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4 FAQs about moving, starting a new job and tax consequences

Getting a new job is an exciting prospect. For some, this requires moving to a new area and potentially selling an old home. These are big life changes that often come with a number of questions, some of the more common follow.

Are there any tax benefits to moving for work? In some cases, the answer is yes. Moving expenses may qualify for a tax deduction. There are certain criteria that must be met in order for the move to qualify for a deduction.

Two of the main examples noted by the Internal Revenue Service (IRS) involve timing and distance. Basically, as long as the move occurs within about a year of starting up a new job and is at least 50 miles away from your previous home city, the costs can likely qualify for a deduction.

What if my employer reimburses me for the move? It is not uncommon for an employer to cover the cost of the move either through a stipend or by sending a moving company out to aid with the move. The IRS may consider this reimbursement a form of income and expect it to be included in your tax return paperwork.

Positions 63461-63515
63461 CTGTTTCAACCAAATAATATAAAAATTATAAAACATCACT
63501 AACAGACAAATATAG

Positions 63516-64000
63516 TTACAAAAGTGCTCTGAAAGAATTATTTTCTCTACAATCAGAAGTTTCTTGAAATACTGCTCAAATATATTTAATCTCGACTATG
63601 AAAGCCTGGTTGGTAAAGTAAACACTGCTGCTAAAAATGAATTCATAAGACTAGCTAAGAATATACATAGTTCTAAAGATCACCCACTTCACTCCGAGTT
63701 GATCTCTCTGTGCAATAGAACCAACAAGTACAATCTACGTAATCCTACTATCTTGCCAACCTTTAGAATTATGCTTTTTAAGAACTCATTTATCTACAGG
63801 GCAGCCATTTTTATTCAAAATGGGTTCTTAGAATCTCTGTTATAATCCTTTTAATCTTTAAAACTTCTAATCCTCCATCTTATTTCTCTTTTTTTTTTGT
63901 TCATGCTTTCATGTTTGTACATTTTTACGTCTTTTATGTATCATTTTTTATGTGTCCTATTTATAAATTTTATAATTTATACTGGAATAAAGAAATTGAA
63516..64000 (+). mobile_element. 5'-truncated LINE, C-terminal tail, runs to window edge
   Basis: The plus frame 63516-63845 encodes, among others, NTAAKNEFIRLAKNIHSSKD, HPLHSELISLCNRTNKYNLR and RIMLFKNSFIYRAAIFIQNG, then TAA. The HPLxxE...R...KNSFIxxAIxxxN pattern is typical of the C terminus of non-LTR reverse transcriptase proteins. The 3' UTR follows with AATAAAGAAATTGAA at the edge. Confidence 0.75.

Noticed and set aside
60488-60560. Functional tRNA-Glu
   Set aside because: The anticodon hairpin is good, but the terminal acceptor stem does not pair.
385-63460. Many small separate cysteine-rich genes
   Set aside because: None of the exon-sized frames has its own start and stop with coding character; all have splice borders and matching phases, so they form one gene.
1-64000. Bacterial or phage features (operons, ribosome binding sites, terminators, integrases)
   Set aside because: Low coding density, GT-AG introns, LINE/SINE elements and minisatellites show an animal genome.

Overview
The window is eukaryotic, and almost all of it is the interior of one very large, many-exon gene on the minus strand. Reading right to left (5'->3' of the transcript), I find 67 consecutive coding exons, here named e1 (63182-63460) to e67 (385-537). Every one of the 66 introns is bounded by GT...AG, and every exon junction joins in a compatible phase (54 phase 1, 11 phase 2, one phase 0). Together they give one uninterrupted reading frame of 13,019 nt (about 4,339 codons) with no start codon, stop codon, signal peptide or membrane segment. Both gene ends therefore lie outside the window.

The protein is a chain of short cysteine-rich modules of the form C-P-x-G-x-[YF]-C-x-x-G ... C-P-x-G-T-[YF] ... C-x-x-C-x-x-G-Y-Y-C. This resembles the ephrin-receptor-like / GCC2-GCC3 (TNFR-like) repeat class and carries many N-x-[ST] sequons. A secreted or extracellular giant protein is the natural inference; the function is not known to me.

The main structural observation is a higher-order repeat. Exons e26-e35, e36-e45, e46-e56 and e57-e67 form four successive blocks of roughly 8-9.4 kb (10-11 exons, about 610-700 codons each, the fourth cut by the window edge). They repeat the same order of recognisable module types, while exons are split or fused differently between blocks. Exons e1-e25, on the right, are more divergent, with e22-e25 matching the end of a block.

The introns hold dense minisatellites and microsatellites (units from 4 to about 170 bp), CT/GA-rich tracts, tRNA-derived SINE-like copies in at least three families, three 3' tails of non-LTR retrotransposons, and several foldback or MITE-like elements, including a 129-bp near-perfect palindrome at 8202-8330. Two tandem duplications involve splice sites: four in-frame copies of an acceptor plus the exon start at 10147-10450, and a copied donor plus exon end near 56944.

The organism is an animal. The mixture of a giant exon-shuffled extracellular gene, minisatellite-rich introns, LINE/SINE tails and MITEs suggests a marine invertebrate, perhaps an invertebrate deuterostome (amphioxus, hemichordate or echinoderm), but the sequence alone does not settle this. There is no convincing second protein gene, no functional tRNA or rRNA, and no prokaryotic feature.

What if I need to sell my current home? There are a number of tax consequences that can come with selling a home. If the home was a primary home for at least two years, it is likely that you will be able to exclude any income made from selling the home. This generally holds true for up to $250,000 in gain for an individual, or $500,000 if selling as a couple.

What if the IRS contacts me about the job or sale? If the IRS contacts you with questions about your taxes involving these steps, it is wise to seek legal counsel. The agency may be moving forward with an audit. If this is the case, an attorney can advocate for your interests, working to better ensure that your rights are protected during the process.

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